Something to Ponder

Ndlovu Youth Choir
Ndlovu Youth Choir

Nurturing Our Youth’s Rich Talent

Ndlovu Youth Choir’s rendition of ‘My African Dream’, conducted by choir director Ralf Schmitt and composed by South African-born Alan Lazar, aired on US TV on Tuesday night. The video, widely shared online was something to behold. The youngsters, all from Limpopo proved to the world once again that when our youth have mentors to help nurture their God-given talents, they can match any other youth of the world on level ground and win.

What Schmitt and Lazar have done is see beyond the poverty, and hopelessness of these children’s  backgrounds, recognized their talent in singing and decided to work with that. Ten years down the line, the youth from Limpopo on Tuesday lit not only American but the world stage.  Not only did they sing, they poured out their soul and even the world’s harshest judge on these talent competitions could not find fault with the delivery! With all the judges giving them the nod, the Ndlovu Youth Choir sailed smoothly to the next stage in the competition. We are all rooting for them. May they go all the way to win the talent show and help in cementing the name of South Africa on the world map as others before them have done.

Our youth fall into a life of drugs, crime and recklessness out of desperation. They begin school and from a young age are encouraged to study hard in order to land a good job as a doctor, engineer, teacher or whatever. The university or college graduate who cannot find a formal job losses hope in life because he believes employment is the only way he can make a living. He lacks guidance, someone to encourage and show him that he can still become someone and earn himself a living while using the knowledge he has acquired in formal education to enrich what he already has been endowed with naturally and grow his own talent to a point that it can start to sustain his life. The Ndlovu Youth Choir started in 2009 as an after-school activity community programme for disadvantaged young people in rural Moutse village in Limpopo. Members say that for them, the choir is not just a hobby, but a means to escape the many social problems surrounding them and their communities.

What the South African young people need are more Schimitts in our townships, in our schools and institutes of learning.  People who understand the youth and like talent scouts will help identify and guide these young ones in the way they should go about exploring other avenues to keep themselves self-employed.  Mentoring them from a young age and encouraging them to form groups with others of similar interests and together not only have fun, and keep out of trouble, but eventually, make something for themselves. Talent can be groomed together in groups or developed in individuals. This is one avenue that if properly utilized can help bridge the gap of unemployment.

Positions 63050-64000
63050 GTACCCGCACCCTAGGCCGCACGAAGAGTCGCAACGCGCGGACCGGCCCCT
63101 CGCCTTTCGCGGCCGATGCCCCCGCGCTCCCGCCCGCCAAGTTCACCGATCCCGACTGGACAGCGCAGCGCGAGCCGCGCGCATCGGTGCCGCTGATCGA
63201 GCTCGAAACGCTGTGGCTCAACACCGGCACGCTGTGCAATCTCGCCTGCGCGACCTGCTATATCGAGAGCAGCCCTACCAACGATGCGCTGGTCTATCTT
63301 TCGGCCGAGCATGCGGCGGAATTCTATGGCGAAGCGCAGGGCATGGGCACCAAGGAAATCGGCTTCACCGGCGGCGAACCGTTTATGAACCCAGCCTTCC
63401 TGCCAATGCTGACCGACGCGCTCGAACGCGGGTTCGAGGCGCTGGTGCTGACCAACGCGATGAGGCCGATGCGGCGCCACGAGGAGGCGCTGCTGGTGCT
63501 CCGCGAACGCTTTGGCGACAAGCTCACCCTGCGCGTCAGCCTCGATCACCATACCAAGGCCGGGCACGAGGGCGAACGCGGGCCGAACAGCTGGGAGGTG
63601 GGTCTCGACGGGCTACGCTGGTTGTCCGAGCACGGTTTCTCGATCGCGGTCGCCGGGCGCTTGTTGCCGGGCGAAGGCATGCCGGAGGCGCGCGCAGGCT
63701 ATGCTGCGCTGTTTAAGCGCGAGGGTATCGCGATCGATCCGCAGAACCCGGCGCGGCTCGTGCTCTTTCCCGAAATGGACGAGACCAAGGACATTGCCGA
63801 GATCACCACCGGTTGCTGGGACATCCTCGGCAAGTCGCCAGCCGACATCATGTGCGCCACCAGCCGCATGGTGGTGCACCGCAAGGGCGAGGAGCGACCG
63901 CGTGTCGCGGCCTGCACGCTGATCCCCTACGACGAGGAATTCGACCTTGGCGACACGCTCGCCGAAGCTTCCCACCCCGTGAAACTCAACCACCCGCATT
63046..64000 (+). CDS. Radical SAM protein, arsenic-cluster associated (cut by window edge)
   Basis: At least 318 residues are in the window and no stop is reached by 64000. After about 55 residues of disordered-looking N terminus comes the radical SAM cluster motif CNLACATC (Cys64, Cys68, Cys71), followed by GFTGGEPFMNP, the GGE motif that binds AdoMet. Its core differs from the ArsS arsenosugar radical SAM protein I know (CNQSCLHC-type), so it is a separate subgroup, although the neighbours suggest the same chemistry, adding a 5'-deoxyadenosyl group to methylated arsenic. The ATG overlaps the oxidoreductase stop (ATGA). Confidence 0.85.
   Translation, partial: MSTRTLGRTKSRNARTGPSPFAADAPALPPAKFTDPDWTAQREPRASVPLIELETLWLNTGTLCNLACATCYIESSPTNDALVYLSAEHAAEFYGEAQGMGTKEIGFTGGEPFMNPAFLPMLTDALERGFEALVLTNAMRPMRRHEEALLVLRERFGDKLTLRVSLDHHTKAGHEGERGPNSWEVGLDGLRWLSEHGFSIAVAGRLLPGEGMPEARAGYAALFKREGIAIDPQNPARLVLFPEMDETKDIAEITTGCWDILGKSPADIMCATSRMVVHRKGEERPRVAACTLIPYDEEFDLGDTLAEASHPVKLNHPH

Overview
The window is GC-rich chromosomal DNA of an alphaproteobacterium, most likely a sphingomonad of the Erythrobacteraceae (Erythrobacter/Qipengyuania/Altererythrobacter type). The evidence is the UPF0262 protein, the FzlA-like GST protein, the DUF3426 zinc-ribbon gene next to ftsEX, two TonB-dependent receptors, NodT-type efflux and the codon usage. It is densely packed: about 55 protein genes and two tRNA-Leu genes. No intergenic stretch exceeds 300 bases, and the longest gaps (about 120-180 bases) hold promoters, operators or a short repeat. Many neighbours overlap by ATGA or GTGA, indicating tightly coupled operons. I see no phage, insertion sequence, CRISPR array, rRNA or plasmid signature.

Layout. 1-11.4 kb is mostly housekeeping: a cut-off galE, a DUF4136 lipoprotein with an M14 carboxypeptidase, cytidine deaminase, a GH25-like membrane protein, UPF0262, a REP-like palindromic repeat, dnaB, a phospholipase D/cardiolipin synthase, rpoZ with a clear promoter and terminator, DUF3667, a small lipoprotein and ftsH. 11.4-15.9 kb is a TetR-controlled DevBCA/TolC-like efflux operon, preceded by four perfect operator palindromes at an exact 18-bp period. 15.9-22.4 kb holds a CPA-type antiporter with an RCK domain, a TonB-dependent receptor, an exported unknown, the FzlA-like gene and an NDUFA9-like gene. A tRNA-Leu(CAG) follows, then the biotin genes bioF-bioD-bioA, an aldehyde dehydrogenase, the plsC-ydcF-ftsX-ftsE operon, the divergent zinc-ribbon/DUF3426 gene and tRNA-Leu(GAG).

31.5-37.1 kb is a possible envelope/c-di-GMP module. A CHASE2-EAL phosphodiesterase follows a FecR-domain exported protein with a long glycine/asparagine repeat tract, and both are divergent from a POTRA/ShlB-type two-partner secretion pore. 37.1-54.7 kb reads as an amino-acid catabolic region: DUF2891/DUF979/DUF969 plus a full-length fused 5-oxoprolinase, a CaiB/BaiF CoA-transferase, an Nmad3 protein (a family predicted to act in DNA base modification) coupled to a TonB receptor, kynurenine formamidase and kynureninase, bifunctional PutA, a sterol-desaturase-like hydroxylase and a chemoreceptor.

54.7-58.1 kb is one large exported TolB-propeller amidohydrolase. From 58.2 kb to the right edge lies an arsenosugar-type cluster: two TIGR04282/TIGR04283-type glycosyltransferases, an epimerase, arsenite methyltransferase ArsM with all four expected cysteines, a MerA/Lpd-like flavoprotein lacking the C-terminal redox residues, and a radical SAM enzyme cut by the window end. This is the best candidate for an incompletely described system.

We have a responsibility to train our young ones from an early age not to ever look down on themselves. It is not where one comes from but who they are as a person that matters. The fact that one is poor does not change his name to poverty. Education background or the lack of it should not be the determining factor of how successful one can be in life. No situation is permanent and things do change with the right mindset, guidance, moral support and hope. There are many successful young people like Caster Semenya who have become a success story because they have made good use of their talent by working hard to develop it. Hard work is the key. As the good book says, whatever your hands find to do, do it with all your might. That is the description of hard work. In the end, it pays.

The Ndlovu Youth Choir have been at it for a good ten years. I am sure when they started, not even their choir master could have seen that far in the future. To have them on the world stage, mesmerizing the world with their well choreographed and belt up “My African Dream” anthem. Of the many things that have caused me to be proud of my African roots, Tuesday night, was one that goes down in my books as one of them. Well done Ndlovu Youth Choir. We will be looking out for more stunning performances from you.

You have set the bar high, you can soar even higher!

Lucy Thairu